If you've followed this blog, you know I love misplaced modifiers. They pop up everywhere, and they're often very funny. However, it's probably best that they not appear on the Web site for a national chain of bookstores. Professionals who are out there in front of millions of potential readers need to write carefully.
Here's the little gem that's the reason for this post. I stumbled across it this morning. I won't tell you what store or what book because I'm not in the business of embarrassing people, but this is what it said:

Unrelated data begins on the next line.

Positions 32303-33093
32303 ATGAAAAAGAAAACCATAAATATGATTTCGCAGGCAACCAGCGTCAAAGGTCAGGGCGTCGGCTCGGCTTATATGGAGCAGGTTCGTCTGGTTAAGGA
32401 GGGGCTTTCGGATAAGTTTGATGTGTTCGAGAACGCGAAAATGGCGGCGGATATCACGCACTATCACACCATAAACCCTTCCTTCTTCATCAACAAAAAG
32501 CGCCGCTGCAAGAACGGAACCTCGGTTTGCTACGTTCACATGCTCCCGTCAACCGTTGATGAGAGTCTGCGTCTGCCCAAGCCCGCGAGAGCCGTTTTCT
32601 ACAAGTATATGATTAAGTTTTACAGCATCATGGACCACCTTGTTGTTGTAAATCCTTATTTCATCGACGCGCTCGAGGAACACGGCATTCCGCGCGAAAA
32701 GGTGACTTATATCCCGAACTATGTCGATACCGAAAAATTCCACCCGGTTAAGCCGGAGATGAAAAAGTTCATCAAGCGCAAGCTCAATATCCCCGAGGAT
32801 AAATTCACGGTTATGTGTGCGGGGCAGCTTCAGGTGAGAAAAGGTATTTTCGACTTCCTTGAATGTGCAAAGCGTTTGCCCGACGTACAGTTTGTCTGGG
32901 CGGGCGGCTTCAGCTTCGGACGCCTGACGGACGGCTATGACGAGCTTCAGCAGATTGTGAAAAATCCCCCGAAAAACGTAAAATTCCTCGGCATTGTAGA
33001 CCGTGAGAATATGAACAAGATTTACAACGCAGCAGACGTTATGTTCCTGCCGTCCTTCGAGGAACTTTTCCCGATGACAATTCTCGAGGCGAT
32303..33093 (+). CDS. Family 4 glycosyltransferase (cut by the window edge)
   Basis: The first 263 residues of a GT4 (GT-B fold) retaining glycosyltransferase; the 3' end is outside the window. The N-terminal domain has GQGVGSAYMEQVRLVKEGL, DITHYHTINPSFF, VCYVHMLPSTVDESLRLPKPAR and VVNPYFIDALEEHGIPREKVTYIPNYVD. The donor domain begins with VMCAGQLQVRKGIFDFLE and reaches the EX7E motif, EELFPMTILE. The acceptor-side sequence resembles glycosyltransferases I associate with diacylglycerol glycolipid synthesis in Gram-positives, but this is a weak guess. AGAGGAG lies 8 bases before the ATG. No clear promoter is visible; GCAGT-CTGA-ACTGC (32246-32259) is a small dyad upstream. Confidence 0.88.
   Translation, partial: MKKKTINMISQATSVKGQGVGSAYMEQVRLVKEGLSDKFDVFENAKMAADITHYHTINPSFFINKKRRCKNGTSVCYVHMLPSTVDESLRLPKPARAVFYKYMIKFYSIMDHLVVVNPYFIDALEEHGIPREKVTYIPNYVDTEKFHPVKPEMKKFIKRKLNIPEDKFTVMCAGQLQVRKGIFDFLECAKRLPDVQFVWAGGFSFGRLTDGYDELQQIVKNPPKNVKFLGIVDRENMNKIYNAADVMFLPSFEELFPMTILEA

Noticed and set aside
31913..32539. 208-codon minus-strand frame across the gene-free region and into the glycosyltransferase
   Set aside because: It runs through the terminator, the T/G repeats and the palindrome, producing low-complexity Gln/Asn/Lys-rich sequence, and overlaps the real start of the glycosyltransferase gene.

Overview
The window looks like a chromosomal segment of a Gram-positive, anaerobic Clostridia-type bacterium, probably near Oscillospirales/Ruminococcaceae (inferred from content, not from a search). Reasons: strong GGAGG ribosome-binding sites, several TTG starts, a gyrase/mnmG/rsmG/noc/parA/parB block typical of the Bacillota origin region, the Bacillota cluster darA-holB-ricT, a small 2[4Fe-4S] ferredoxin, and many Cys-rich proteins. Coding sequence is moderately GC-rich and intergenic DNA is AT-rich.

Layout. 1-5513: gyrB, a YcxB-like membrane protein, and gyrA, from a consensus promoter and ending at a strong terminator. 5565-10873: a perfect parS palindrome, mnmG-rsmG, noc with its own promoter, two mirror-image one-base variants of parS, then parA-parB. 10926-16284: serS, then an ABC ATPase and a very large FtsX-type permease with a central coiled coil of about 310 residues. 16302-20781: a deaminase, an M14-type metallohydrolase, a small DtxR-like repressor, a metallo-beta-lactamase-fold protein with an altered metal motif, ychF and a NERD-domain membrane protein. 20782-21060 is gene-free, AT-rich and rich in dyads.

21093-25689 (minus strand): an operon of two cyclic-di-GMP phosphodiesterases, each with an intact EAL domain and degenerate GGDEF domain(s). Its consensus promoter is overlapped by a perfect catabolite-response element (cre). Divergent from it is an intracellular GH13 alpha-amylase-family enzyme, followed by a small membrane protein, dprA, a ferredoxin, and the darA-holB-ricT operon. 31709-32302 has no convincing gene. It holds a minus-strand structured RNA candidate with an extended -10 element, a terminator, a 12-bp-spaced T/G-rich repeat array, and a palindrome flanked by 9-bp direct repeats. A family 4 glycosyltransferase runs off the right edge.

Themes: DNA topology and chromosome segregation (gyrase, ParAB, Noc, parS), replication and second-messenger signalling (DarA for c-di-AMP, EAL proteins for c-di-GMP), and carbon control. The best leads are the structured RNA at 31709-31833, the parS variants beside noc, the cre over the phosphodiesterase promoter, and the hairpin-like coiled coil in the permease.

" ... is a charming debut written by the late [author's name], who finished the novel as her health declined with the help of her niece. " The book in question is, I believe, as charming as the blurb writer says it is, but it it's unfortunate to read that the author's declining health was helped along by her niece.
Of course, we know that's not what the writer meant. Unfortunately, it's what the writer wrote. And I had to stop for a minute to sort it out.
Proofreading is more than getting the commas right. Every writer needs to read his or her own work--and then read it again.
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